linux/Documentation/usb/gadget_multi.txt
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   1                                                             -*- org -*-
   2
   3* Overview
   4
   5The Multifunction Composite Gadget (or g_multi) is a composite gadget
   6that makes extensive use of the composite framework to provide
   7a... multifunction gadget.
   8
   9In it's standard configuration it provides a single USB configuration
  10with RNDIS[1] (that is Ethernet), USB CDC[2] ACM (that is serial) and
  11USB Mass Storage functions.
  12
  13A CDC ECM (Ethernet) function may be turned on via a Kconfig option
  14and RNDIS can be turned off.  If they are both enabled the gadget will
  15have two configurations -- one with RNDIS and another with CDC ECM[3].
  16
  17Please not that if you use non-standard configuration (that is enable
  18CDC ECM) you may need to change vendor and/or product ID.
  19
  20* Host drivers
  21
  22To make use of the gadget one needs to make it work on host side --
  23without that there's no hope of achieving anything with the gadget.
  24As one might expect, things one need to do very from system to system.
  25
  26** Linux host drivers
  27
  28Since the gadget uses standard composite framework and appears as such
  29to Linux host it does not need any additional drivers on Linux host
  30side.  All the functions are handled by respective drivers developed
  31for them.
  32
  33This is also true for two configuration set-up with RNDIS
  34configuration being the first one.  Linux host will use the second
  35configuration with CDC ECM which should work better under Linux.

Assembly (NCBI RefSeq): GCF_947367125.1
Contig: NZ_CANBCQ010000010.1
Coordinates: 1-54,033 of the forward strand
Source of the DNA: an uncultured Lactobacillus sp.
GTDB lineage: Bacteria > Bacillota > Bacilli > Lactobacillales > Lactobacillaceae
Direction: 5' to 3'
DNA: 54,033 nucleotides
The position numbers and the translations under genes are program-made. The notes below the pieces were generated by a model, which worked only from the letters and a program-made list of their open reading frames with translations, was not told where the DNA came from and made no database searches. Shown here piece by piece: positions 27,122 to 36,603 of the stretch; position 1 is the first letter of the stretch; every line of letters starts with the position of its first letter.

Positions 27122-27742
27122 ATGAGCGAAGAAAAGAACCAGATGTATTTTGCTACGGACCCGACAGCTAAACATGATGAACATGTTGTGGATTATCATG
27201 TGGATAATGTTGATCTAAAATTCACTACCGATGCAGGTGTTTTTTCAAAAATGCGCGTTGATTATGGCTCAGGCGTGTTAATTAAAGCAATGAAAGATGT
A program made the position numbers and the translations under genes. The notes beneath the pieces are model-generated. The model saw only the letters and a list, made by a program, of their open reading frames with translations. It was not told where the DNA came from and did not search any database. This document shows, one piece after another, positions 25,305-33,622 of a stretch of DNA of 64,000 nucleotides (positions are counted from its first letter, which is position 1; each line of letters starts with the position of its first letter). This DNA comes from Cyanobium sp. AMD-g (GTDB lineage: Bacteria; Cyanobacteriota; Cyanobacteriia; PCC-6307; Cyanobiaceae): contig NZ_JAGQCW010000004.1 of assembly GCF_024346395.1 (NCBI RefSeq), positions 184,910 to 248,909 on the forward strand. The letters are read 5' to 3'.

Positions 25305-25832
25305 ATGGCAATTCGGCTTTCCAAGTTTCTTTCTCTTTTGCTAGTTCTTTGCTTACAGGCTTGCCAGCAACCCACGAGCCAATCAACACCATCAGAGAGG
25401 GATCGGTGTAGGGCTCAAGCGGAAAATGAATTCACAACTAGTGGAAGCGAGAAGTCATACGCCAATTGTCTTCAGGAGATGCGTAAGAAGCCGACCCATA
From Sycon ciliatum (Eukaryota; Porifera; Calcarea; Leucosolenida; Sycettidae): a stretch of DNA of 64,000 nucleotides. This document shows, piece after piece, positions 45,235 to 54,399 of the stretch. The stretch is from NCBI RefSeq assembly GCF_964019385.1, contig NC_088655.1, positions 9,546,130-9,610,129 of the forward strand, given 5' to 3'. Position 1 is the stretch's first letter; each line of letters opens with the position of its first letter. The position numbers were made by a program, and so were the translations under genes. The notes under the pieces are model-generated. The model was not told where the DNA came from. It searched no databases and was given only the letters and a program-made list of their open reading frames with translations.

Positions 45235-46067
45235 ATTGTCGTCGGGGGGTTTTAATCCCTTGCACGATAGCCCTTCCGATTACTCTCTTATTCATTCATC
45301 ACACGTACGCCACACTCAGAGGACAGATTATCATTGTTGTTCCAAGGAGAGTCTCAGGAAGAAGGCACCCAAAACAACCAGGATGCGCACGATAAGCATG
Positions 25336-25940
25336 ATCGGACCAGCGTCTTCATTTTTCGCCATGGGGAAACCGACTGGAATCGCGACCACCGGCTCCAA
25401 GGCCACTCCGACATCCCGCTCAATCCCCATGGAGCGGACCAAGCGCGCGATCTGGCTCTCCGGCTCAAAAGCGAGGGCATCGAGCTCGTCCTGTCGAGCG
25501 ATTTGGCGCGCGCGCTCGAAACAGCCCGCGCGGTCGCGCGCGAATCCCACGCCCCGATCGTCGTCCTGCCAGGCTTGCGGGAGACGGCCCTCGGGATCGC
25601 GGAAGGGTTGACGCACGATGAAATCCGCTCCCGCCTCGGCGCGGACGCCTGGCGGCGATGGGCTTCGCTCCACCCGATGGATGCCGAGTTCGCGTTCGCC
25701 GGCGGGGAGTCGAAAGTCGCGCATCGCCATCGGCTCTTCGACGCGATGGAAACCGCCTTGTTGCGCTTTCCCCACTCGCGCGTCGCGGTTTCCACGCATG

36
  37** Windows host drivers
  38
  39For the gadget two work under Windows two conditions have to be met:
  40
  41*** Detecting as composite gadget
  42
  43First of all, Windows need to detect the gadget as an USB composite
  44gadget which on its own have some conditions[4].  If they are met,
  45Windows lets USB Generic Parent Driver[5] handle the device which then
  46tries to much drivers for each individual interface (sort of, don't
  47get into too many details).
  48
  49The good news is: you do not have to worry about most of the
  50conditions!
  51
  52The only thing to worry is that the gadget has to have a single
  53configuration so a dual RNDIS and CDC ECM gadget won't work unless you
  54create a proper INF -- and of course, if you do submit it!
  55
  56*** Installing drivers for each function
  57
  58The other, trickier thing is making Windows install drivers for each
  59individual function.
  60
  61For mass storage it is trivial since Windows detect it's an interface
  62implementing USB Mass Storage class and selects appropriate driver.
  63
  64Things are harder with RDNIS and CDC ACM.
  65
  66**** RNDIS
  67
  68To make Windows select RNDIS drivers for the first function in the
  69gadget, one needs to use the [[file:linux.inf]] file provided with this
  70document.  It "attaches" Window's RNDIS driver to the first interface
  71of the gadget.
  72
  73Please note, that while testing we encountered some issues[6] when